Patrik Nemeth is a good player to have on your team, and he has undoubtedly contributed to the Stars' sterling March record; and hey, don't forget that Tyler Seguin also returned earlier this month as well. Heck, if you're Kari Lehtonen (you are probably not), and you're looking to give credit to someone for the team's recent success, you're probably the first one to say that it's been wonderful to have your best forward and your biggest Swedish defenseman back.
Yes, it has been--as it always is--a team effort, but goalies are always going to be the most important part of any team. So if Nemeth can make Kari feel just a tiny bit more comfortable, then please, Patrik: never leave us again.
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Here is a narrative for you: that third goal on the Stars would have been the stake through the heart earlier this year. What changed? Aside from playing Buffalo, I mean.
Jamie Benn scored twice, and John Klingberg made a decadent pass to Eakin (after some slick work by Hemsky). Doesn't that sound like a fun story? Well, hey, it actually happened. [Stars]
Josh Cooper also looked at the Stars' chances of postseason hockey. Guess what he found? They mathematically have a very small chance. [Puck Daddy]
Josh Bogorad laments the reality of the NHL standings in his usually stellar On the Radar piece this week. [Stars]
Did Devan Dubnyk win last night? Let me check my handy dandy oxygen meter, and, yes, it turns out that human life is still possible, so I am going with, "yes, Dubnyk won." [Hockey Wilderness]
The Jets have won five straight, in case you thought the Stars were the only hot team around these parts. [NHL]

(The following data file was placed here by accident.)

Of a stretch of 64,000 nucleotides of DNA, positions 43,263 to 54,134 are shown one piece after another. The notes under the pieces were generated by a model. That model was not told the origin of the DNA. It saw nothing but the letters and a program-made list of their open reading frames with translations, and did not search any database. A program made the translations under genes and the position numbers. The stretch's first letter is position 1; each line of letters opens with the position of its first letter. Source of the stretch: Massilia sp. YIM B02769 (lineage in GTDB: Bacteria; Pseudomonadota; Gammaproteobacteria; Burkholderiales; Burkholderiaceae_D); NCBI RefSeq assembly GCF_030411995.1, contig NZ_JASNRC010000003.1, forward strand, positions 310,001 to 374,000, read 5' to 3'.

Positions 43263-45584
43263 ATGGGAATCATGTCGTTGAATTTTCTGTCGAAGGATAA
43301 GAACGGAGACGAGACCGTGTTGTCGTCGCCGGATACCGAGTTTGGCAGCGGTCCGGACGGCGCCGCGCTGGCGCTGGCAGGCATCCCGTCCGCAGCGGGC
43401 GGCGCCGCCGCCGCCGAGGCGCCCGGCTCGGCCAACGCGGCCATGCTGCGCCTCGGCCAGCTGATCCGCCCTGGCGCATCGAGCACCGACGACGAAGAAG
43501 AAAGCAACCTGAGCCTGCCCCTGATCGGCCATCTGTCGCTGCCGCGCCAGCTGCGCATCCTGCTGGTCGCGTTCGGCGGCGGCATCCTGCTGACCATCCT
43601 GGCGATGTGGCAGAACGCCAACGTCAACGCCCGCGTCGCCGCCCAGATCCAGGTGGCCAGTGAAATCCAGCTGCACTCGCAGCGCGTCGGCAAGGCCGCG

Hawks devotees are saying the Stars went "supernova" Saturday night. Also, there is a pretty nice screen shot. [Second City Hockey]
Would you like an inflammatory article about unworthy Hall of Famers? How about one that essentially says, "Joe Nieuwendyk was a 'compiler' who was never an elite player." [Hockey Writers]
Arizona's goaltending coach Sean Burke has been given approval to look for jobs elsewhere, but don't get too excited: he's looking for a management role. [Fox Sports Arizona]
Reilly Smith was benched, and Claude Julien isn't really giving any details. This is not exactly the best part of the Bruins' season, I think. Oh, speaking oh which... [Boston Herald]
...the Bruins are officially out of a playoff spot now, as the Senators rebounded from two Sharks goals in 30 seconds to roar back with four unanswered goals in the third period. Andrew Hammond. [NHL]
Ilya Kovalchuk is supposedly targeting next summer for a return to the NHL. It would be complicated. [Puck Daddy]
James Mirtle's thoughts on the Senators and the rest of the league are worth your time. [Globe and Mail]
Finally, here is the universe doing everything it can to stop Alex Chiasson from scoring. (It's okay, though; he would later deflect in the game-winner):